By Baher Kamal
MADRID, Nov 16 2021 – It sounds incredible: while politicians have been cackling about the climate emergency and profiling in empty promises to halt it, they have spent six trillion US dollars from taxpayers’ money to subsidise fossil fuels in just one year: 2020. And they are set to increase the figure to nearly seven trillion by 2025.
IMF study reports that globally, fossil fuel subsidies were 5.9 trillion US dollars in 2020 or about 6.8 percent of Gross Domestic Product (GDP). And that such subsidies are expected to rise to 7.4 percent of GDP in 2025
In a 2021 study: Still Not Getting Energy Prices Right: A Global and Country Update of Fossil Fuel Subsidies, the International Monetary Fund (IMF) reports that globally, fossil fuel subsidies were 5.9 trillion US dollars in 2020 or about 6.8 percent of Gross Domestic Product (GDP). And that such subsidies are expected to rise to 7.4 percent of GDP in 2025.
According to the study, 8 percent of the 2020 subsidy reflects undercharging for supply costs (explicit subsidies) and 92 percent for undercharging for environmental costs and foregone consumption taxes (implicit subsidies).
Efficient fuel pricing in 2025 would reduce global carbon dioxide emissions 36 percent below baseline levels, which is in line with keeping global warming to 1.5 degrees, while raising revenues worth 3.8 percent of global GDP and preventing 0.9 million local air pollution deaths. Accompanying spreadsheets provide detailed results for 191 countries, IMF adds.
Commenting on this fact, António Guterres, the UN Secretary General, said that “… promises ring hollow when the fossil fuels industry still receives trillions in subsidies, as measured by the IMF. Or when countries are still building coal plants…”
Every country, city, company and financial institution must “radically, credibly and verifiably” reduce their emissions and decarbonise their portfolios, starting now, said Guterres.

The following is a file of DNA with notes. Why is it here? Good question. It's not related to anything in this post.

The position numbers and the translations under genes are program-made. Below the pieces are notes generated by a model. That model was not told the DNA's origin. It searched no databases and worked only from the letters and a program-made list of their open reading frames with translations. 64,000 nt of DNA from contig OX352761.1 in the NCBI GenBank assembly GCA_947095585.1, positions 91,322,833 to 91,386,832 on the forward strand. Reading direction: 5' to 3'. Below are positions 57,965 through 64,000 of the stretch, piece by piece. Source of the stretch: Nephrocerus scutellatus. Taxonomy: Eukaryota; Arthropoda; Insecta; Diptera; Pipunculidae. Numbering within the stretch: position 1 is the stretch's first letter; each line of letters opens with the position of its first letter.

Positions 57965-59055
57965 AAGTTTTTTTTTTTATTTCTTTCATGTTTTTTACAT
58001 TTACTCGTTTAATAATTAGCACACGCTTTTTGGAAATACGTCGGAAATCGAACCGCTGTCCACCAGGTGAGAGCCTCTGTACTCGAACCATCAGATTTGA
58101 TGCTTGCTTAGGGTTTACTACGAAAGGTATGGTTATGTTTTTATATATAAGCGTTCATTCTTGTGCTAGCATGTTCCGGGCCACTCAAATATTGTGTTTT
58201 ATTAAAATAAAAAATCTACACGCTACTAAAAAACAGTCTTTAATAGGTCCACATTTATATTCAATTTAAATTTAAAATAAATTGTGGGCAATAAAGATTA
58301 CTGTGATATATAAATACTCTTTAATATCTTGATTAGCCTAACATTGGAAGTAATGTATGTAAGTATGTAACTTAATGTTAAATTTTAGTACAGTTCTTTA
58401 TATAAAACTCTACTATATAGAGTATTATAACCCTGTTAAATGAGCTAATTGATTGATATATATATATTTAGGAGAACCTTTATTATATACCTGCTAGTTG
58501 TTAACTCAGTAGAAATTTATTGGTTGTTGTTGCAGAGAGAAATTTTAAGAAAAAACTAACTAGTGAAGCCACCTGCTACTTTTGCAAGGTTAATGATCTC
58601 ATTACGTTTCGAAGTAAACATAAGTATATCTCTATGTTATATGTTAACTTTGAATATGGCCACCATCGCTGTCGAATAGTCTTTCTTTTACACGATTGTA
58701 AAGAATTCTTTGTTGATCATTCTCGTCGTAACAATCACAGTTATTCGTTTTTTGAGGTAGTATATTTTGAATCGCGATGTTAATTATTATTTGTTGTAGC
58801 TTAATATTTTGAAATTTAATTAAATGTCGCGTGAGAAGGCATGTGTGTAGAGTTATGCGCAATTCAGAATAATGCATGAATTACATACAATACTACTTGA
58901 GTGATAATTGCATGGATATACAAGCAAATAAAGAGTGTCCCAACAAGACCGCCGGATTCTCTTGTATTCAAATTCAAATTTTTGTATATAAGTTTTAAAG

Time running out for oil and gas?
Hard to believe when just 11 countries presented the Beyond Oil and Gas Alliance at November’s UN Climate Conference in Glasgow.
Ireland, France, Denmark, and Costa Rica. among others, as well as some subnational governments, launched a first of its kind alliance to set an end date for national oil and gas exploration and extraction.
One of the Alliance members’ representative, Andrea Meza, Minister of Environment and Energy for Costa Rica commented: “Every dollar that we invest in fossil fuel projects is one less dollar for renewables and for the conservation of nature…” she added.
By 2050, 1.6 billion people living in cities will be regularly exposed to extremely high temperatures and over 800 million people living in cities across the world will be vulnerable to sea level rises and coastal flooding.
According to UN Habitat, which deals with human settlements and sustainable urban development, cities consume 78 percent of the world’s energy and produce over 60 percent of greenhouse gas emissions – while accounting for less than two per cent of the Earth’s surface.
Inger Andersen, the head of the UN Environment Programme (UNEP) reported that “We build the equivalent of new buildings the size of Paris every week, and if that is the way we are expected to expand we need to think about how we do it because of climate, biodiversity, livability, quality of life. We need to build better.”,
According to Andersen, building and construction are responsible for 37 percent of CO2 emissions with construction materials like cement, accounting for 10 percent of global emissions.
She also pointed out that over half of the buildings that will be standing in 2060 haven’t been constructed yet.
According to UNEP, only 19 countries have added codes regarding energy efficiency for buildings, and put them in place, and most of future construction will occur in countries without these measures.
“For every dollar invested in energy efficient buildings, we see 37 going into conventional buildings that are energy inefficient. We need to move from these incremental changes because they are way too slow, we need a real sector transformation. We need to build better,” Andersen said, calling for more ambition for governments if they are to fill the promise of net-zero.
Cars, buses, trucks, ships…
The transport sector is responsible for approximately one quarter of global greenhouse gas emissions, according to the Intergovernmental Panel of Experts on Climate Change (IPCC).
The sector’s emissions have more than doubled since 1970, with around 80 percent of the increase caused by road vehicles. The United Nations environment programme UNEP calculates that the world’s transport sector is almost entirely dependent on fossil fuels.
“A world where every car, bus and truck sold is electric and affordable, where shipping vessels use only sustainable fuels, and where planes can run on green hydrogen may sound like a sci-fi movie.”
This is how governments spend trillions of taxpayers’ pockets to subsidise fossil fuels that can only aggravate the ongoing climate emergency.